Posts tagged "Caswell"

Commonwealth v. Caswell (Lawyers Weekly No. 11-066-14)

NOTICE:  All slip opinions and orders are subject to formal revision and are superseded by the advance sheets and bound volumes of the Official Reports.  If you find a typographical error or other formal error, please notify the Reporter of Decisions, Supreme Judicial Court, John Adams Courthouse, 1 Pemberton Square, Suite 2500, Boston, MA 02108-1750;  (617) 557-1030; SJCReporter@sjc.state.ma.us       12‑P‑1301                                       Appeals Court   COMMONWEALTH  vs.  DARREN CASWELL.       No. 12‑P‑1301. Plymouth.     January 16, 2014.  ‑  June 16, 2014. Present:  Graham, Brown, & Maldonado, JJ.     Homicide.  Evidence, Joint venturer.  Joint Enterprise.  Practice, Criminal, Argument by prosecutor, Instructions to jury.  Accessory and Principal.  Malice.       Indictment found and returned in the Superior Court Department on October 2, 2009.   The case was heard by Paul E. Troy, J.     Cynthia Vincent Thomas for the defendant. Gail M. McKenna, Assistant District Attorney, for the Commonwealth.       GRAHAM, J.  On August 13, 2003, Matthew Cote, the victim, was stabbed to death.  His body was discovered several days later in the rear seat of his pickup truck in a remote area of the town of Carver.  The truck had been set afire, and the victim’s body was severely burned and unrecognizable.  More than six years later, Darren Caswell, the defendant, was indicted on a charge of murder in the first degree of the victim, and at trial, the Commonwealth proceeded against him on theories of deliberate premeditation and extreme atrocity and cruelty, based on his knowing participation in the commission of the crime, either alone or with others, and with the requisite intent for murder.  See Commonwealth v. Zanetti, 454 Mass. 449, 466-468 (2009).  A Superior Court jury rejected the charge of murder in the first degree, but convicted the defendant of murder in the second degree. On appeal, the defendant argues that there was insufficient evidence that he participated in a joint venture to murder the victim; that portions of the prosecutor’s closing argument were improper; that the judge’s jury instruction pursuant to Commonwealth v. DiGiambattista, 442 Mass. 423, 440-449 (2004), was erroneous; that the judge’s instructions on malice were erroneous and incomplete; and that the cumulative impact of the errors denied him a fair trial.  We affirm. The jury could have found the following facts.  The victim, who lived in the town of Kingston with his girlfriend, Jessica Brunell, and her young daughter, broke his wrist in 2002 in a motorcycle accident.  Thereafter, he became addicted to the drug Oxycontin, which he purchased from Russell Freitas, a resident of the nearby town of Middleboro.  Freitas had been involved in an accident in 1998 while “off roading” in a pickup truck, and the […]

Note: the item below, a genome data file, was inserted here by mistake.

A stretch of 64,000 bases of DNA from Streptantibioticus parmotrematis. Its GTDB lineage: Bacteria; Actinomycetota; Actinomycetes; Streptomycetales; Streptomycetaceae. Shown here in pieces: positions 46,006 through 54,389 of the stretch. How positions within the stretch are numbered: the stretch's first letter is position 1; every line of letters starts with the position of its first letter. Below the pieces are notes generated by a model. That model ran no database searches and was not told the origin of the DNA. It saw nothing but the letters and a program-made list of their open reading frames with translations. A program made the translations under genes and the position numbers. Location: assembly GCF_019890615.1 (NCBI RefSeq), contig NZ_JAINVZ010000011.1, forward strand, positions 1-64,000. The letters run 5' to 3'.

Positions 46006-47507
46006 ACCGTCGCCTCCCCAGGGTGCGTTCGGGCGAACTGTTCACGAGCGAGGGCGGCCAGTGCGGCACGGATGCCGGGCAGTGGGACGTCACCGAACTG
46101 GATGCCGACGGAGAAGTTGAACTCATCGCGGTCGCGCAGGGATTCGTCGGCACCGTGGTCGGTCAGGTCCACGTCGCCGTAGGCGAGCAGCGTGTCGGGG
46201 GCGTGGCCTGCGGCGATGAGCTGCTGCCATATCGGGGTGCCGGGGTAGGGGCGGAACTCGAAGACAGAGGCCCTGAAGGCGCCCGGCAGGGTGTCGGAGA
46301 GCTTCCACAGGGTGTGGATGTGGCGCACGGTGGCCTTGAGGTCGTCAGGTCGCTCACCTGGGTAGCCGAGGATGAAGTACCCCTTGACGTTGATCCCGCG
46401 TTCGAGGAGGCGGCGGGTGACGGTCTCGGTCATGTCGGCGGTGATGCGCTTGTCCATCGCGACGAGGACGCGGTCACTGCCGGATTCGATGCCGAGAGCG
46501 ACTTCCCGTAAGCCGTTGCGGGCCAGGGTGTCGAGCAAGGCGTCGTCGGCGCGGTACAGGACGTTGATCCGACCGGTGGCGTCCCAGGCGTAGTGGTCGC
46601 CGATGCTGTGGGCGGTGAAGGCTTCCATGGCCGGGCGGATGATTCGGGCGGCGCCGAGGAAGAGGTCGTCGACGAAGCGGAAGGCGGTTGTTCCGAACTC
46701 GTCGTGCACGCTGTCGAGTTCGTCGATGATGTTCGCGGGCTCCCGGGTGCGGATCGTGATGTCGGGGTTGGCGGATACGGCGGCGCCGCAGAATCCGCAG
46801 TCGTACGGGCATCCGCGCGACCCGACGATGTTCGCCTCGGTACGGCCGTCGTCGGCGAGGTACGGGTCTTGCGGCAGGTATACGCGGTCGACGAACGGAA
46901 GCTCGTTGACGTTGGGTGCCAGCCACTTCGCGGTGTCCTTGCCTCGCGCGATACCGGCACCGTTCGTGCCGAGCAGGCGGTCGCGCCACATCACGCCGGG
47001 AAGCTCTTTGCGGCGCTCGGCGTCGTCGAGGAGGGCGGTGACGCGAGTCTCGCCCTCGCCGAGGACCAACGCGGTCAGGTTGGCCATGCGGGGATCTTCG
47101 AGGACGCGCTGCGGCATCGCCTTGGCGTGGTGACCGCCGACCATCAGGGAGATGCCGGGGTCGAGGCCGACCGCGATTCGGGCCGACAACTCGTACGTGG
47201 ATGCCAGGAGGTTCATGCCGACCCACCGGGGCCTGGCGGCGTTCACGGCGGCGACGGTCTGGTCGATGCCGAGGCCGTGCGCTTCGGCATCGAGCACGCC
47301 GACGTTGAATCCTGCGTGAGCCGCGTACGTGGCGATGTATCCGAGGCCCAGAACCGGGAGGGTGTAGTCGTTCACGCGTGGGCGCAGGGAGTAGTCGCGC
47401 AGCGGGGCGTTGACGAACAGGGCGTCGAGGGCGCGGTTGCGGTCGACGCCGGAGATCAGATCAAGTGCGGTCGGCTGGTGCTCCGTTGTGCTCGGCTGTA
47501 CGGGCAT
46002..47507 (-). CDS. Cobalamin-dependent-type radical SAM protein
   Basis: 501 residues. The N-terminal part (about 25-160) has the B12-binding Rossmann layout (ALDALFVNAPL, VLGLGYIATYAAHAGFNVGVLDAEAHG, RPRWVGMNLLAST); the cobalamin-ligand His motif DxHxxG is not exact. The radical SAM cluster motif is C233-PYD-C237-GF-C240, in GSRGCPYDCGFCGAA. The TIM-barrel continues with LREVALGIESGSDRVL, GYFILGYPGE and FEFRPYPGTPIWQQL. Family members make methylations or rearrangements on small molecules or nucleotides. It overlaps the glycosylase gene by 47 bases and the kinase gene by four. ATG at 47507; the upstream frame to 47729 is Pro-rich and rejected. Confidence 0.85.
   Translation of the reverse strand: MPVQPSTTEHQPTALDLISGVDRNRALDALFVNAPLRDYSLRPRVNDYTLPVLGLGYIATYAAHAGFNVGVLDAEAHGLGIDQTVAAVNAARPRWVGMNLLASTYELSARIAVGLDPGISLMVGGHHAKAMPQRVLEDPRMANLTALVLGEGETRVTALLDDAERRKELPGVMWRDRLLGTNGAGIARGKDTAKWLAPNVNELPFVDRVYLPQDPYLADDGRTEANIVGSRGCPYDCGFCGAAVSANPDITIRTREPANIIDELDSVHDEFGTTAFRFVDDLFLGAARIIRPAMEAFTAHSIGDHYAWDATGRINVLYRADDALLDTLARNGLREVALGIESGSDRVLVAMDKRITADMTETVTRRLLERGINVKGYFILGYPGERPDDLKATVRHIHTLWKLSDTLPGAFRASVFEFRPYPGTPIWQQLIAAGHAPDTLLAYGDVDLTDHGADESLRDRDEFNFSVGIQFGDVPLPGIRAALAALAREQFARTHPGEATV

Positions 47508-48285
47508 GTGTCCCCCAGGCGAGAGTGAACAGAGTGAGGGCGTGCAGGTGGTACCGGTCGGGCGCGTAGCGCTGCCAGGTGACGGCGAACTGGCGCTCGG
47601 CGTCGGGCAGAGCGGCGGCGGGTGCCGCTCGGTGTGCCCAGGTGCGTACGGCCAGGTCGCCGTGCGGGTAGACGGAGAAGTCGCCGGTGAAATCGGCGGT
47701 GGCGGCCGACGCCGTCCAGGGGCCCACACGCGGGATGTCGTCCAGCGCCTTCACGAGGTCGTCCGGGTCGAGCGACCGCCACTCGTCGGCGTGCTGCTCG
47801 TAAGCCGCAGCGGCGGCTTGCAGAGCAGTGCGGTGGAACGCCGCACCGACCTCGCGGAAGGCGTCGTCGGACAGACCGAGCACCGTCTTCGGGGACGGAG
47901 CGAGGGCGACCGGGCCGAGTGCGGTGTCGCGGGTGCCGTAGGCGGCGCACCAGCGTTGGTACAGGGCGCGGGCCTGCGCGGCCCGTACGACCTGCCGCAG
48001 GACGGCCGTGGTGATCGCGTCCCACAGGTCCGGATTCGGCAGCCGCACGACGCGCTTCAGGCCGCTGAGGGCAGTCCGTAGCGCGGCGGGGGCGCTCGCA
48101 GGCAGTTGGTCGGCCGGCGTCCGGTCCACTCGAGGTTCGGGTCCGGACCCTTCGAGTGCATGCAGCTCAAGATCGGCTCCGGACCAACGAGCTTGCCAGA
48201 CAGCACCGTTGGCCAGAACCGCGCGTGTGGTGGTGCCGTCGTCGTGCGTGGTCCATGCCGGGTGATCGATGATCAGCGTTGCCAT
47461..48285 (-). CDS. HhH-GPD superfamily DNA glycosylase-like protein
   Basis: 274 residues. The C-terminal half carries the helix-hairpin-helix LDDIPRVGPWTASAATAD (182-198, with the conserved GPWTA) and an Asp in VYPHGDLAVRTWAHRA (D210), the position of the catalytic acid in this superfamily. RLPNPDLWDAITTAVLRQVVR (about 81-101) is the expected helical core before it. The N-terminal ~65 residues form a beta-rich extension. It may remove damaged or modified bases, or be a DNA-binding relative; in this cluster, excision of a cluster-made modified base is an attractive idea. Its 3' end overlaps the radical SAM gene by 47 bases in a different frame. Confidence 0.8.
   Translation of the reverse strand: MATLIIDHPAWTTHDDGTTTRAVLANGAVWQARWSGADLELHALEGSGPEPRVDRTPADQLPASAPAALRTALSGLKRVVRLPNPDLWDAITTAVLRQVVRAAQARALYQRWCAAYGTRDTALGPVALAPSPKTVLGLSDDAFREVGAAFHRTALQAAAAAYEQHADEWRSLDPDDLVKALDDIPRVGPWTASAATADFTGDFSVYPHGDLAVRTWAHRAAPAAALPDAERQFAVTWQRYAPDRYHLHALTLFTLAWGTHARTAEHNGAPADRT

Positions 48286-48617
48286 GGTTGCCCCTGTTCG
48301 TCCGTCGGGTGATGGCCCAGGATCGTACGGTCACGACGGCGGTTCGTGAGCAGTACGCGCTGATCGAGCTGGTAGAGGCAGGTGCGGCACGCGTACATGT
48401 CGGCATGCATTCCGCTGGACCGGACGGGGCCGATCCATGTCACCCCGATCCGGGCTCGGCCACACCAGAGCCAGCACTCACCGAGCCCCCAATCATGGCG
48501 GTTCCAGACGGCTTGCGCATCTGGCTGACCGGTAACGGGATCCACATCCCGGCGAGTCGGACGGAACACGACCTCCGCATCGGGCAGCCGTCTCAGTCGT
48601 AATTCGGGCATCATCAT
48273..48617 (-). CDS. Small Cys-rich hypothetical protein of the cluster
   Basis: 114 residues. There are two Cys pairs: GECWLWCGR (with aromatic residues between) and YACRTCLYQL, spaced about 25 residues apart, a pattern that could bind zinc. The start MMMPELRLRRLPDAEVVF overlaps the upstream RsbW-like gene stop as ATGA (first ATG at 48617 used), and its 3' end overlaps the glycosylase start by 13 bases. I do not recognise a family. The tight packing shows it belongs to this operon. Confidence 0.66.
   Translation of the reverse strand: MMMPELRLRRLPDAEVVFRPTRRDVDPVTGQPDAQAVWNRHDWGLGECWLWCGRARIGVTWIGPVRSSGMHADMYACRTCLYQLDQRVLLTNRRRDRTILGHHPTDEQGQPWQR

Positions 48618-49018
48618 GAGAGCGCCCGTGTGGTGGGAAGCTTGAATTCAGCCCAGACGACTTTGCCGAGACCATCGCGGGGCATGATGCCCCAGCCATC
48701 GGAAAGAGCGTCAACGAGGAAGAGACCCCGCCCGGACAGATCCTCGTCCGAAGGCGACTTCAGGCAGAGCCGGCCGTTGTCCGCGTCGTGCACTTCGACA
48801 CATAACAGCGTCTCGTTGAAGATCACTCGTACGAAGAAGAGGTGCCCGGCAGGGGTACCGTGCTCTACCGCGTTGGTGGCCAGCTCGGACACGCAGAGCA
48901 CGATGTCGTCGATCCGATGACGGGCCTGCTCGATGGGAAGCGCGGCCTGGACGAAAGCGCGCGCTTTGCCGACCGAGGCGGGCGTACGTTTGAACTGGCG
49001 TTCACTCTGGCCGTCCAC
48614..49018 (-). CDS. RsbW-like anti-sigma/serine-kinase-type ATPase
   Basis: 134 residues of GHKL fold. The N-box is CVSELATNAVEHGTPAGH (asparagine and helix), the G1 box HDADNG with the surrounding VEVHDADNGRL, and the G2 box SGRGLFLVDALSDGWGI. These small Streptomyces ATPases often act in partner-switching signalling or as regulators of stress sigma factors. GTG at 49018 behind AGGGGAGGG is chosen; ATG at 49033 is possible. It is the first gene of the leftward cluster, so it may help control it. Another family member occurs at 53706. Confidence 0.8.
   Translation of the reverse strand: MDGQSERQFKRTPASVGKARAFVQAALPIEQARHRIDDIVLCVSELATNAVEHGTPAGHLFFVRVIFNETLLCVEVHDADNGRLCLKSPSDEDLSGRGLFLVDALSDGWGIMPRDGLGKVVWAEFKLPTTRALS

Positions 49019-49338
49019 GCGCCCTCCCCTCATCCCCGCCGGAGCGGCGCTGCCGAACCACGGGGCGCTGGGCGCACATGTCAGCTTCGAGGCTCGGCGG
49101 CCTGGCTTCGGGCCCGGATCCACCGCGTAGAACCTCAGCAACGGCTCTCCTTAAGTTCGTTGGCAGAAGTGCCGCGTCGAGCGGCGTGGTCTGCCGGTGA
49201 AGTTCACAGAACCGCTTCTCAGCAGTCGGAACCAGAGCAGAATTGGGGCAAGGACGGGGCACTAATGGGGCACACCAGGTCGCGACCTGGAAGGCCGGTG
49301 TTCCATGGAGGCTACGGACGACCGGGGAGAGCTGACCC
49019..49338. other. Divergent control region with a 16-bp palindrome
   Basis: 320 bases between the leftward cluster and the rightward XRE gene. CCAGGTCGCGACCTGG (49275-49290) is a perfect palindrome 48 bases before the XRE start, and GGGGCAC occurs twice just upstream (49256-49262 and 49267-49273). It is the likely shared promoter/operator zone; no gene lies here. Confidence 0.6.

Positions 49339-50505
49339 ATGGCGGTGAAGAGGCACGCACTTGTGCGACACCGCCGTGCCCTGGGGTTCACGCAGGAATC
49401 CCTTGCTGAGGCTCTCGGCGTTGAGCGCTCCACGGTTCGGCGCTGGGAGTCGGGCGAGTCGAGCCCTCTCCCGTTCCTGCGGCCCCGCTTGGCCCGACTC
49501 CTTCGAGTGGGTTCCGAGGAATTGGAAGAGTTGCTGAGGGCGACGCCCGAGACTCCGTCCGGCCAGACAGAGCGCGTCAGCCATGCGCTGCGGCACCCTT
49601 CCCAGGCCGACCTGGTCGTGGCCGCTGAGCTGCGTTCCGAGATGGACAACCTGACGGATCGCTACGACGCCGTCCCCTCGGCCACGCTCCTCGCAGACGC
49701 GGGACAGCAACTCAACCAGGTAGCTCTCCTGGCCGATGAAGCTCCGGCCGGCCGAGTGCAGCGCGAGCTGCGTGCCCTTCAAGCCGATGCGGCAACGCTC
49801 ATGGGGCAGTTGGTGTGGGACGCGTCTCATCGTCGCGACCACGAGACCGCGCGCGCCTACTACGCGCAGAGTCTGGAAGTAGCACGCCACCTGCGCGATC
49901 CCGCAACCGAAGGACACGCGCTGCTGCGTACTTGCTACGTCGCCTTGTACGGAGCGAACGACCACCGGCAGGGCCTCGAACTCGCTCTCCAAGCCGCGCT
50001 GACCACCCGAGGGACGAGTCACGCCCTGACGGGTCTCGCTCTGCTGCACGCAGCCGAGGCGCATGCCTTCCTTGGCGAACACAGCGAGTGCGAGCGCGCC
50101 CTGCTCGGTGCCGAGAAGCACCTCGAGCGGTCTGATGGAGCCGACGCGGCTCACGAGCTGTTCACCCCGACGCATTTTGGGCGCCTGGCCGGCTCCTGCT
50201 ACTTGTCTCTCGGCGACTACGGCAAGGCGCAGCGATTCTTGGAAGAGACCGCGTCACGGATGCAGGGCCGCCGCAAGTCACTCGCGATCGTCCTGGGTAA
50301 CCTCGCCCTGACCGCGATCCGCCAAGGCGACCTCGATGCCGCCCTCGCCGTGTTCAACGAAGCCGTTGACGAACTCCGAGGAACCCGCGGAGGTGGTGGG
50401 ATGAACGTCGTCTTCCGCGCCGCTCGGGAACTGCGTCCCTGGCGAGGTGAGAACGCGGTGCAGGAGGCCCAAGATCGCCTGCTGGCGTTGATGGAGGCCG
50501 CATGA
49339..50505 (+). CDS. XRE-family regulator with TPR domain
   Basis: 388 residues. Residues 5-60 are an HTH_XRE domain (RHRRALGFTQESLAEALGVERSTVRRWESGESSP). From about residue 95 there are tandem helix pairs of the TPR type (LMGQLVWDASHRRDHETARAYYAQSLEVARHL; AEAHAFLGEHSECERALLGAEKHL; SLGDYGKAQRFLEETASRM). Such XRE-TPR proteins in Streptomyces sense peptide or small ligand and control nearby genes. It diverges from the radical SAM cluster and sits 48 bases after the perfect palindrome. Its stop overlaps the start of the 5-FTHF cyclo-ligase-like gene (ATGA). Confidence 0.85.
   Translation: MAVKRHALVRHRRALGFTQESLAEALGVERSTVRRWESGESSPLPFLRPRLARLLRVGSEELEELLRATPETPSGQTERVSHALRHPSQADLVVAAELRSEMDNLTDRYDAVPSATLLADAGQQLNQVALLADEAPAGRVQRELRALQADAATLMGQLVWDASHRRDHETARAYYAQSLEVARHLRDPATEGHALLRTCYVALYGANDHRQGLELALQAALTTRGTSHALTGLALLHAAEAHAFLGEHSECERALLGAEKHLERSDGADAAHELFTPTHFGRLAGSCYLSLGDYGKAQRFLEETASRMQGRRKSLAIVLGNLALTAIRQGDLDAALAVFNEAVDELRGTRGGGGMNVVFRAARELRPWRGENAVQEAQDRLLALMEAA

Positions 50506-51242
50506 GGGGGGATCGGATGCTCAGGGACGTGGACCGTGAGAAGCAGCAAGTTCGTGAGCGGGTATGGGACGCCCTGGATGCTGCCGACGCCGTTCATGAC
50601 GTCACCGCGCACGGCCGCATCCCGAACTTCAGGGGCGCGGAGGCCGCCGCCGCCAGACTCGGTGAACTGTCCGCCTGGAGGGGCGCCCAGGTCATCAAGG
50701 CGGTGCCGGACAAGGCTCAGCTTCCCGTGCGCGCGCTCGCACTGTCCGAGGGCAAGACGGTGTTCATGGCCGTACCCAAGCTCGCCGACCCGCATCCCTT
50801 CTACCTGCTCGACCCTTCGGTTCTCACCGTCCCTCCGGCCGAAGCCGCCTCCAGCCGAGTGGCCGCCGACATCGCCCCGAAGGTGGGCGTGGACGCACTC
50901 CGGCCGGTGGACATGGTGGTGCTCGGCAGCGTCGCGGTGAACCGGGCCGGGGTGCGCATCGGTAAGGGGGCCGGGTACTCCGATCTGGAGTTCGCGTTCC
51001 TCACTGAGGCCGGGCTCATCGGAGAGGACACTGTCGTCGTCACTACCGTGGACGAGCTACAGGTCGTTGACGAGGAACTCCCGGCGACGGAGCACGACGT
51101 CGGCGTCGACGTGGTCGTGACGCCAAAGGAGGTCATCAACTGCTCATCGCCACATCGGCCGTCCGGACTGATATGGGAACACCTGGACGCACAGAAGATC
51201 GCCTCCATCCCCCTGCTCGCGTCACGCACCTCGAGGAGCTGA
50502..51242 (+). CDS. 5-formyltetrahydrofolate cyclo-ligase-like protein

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Posted by Massachusetts Legal Resources - June 16, 2014 at 10:26 pm

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